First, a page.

Environmental management – guidance

EIA (Agriculture) regulations: apply to make changes to rural land

Find out when you need to apply for an environmental impact assessment (EIA) screening or consent decision to change rural land.

Uncultivated land and semi-natural areas are protected against agricultural activities that might damage them. Semi-natural land is land that hasn’t been intensively farmed, such as unimproved grassland or lowland heath.

You must follow this guidance or you risk prosecution, a fine of up to £5,000 and you might have to restore land to its previous condition. Your Basic Payment Scheme, Environmental Stewardship or Countryside Stewardship payments may also be affected.

You need to ask Natural England for their decision on whether your proposal to change rural land is likely to have a significant effect on the environment. This is known as an EIA screening decision.

When you need to get permission to change rural land

You must apply to Natural England for an EIA screening decision if you propose to change rural land that’s:

  • semi-natural or hasn’t been cultivated in the last 15 years

  • over 2 hectares

You need to apply for a screening decision to change semi-natural areas or uncultivated land that could be damaged by the following activities.

Increasing agricultural productivity

You need permission if you’re:

  • increasing the use of fertiliser or soil improvers

  • sowing seed that will increase grassland productivity

  • ploughing, tine harrowing and rotovating the land (except for low level cultivation by spring tine-harrowing and chain-harrowing)

  • draining land

  • clearing existing vegetation and scrub over an area of 2 hectares, either physically or using herbicides

Restoring semi-natural grassland or semi-natural heathland

You need permission if sowing seed for restoration of land involves disrupting the soil surface as a form of cultivation. If you can show there’s no increase of agricultural productivity then you won’t need a screening decision.

Altering field boundaries

You need permission to:

  • add or remove field boundaries that are over 4km long
  • add or remove field boundaries that are over 2km long for land in sensitive areas (that is, national parks and The Broads, areas of outstanding natural beauty and scheduled monuments)

Moving or redistributing earth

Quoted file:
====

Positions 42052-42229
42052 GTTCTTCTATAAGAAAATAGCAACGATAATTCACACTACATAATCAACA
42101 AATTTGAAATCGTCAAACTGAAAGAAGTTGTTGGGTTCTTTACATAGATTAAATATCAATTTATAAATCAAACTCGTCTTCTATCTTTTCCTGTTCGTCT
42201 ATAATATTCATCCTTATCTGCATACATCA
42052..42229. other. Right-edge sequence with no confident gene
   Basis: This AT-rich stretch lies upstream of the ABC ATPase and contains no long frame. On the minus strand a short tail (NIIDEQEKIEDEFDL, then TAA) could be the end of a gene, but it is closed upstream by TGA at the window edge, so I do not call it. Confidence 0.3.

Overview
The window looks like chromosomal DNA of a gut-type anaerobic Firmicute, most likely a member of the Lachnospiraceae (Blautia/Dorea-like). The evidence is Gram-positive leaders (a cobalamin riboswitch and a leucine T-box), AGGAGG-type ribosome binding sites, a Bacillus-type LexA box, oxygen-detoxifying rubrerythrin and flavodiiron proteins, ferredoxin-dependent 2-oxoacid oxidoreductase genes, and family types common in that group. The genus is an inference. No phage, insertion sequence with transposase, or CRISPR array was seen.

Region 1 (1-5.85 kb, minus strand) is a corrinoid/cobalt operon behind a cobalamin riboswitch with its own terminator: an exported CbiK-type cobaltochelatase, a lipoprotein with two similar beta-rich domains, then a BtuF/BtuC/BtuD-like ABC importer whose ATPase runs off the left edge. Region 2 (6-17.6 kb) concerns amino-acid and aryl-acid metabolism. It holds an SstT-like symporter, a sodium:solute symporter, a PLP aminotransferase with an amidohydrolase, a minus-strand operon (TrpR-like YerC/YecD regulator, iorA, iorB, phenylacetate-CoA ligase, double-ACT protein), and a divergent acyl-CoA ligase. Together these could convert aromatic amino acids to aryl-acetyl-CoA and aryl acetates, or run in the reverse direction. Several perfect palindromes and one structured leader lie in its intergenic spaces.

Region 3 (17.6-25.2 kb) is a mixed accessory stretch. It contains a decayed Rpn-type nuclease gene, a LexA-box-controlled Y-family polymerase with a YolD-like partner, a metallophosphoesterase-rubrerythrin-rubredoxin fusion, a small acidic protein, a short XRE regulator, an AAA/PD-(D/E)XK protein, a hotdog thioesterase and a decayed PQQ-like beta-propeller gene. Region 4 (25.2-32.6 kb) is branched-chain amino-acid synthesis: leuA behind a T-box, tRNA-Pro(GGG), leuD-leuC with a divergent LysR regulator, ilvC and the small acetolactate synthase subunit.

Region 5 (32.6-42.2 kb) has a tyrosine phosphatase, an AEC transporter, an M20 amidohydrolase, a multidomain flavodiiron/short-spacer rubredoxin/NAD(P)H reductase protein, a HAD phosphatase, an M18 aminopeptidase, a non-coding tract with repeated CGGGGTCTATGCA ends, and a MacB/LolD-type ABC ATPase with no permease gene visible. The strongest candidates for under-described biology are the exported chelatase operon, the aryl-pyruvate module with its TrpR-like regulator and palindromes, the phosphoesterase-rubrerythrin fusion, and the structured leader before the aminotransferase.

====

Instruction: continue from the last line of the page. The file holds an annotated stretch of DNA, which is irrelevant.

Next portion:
You need permission to add, remove or redistribute earth or other material if it’s:

  • 10,000 cubic metres or more

  • an area of 100 hectares or more

For land in a sensitive area, you need permission to add, remove or redistribute earth or other material if it’s:

  • 5,000 cubic metres or more

  • an area of 50 hectares or more

You don’t need permission to:

  • replace nutrients on semi-natural land as long as it doesn’t result in increased agricultural output, for example applying low levels of lime or farmyard manure to hay meadows

  • introduce mixed wildflower seed

  • clear invasive non-native vegetation

Apply for a screening decision

You need to apply before you start work.

You can contact Natural England for informal advice before you submit a screening application.

How to apply

Complete the relevant form for projects that:

Natural England will tell you within 35 days of receiving your application whether you:

  • can proceed

  • need to get consent to carry out the work

You need to prepare an environmental statement if you’re applying for consent. You should discuss this with Natural England before submitting your application.

Natural England can give you a scoping opinion, that tells you what your environmental statement and consent application should contain. Natural England will send you the scoping opinion within 5 weeks of your request.

You must start projects that have been granted consent within 1 year of the consent date and complete it within 3 years. You must re-apply for consent if you miss the deadline.

Natural England will publish its consent decision so it’s available to anyone local to the relevant land. This may be in a newspaper or a similarly accessible place such as a public notice in the town hall or library.

Outcome of Natural England’s screening decisions

See the Environmental Impact Assessment (Agriculture) (England) (No. 2) Regulations 2006: public register (PDF, 2.71MB, 274 pages) for all screening decisions reached since regulations came into force in October 2006.

You must send your appeal to the Secretary of State for Environment, Food and Rural Affairs within 3 months of the decision notice being published by Natural England.

EIA (agriculture) regulations decision appeal
Department for the Environment, Food and Rural Affairs
Nobel House
17 Smith Square

Email: defra.helpline@defra.gsi.gov.uk


Contact the EIA team for further advice

Environmental Impact Assessment Unit
Natural England
First Floor, Temple Quay House
2 The Square

Email: eia.england@naturalengland.org.uk

Telephone: 0800 028 2140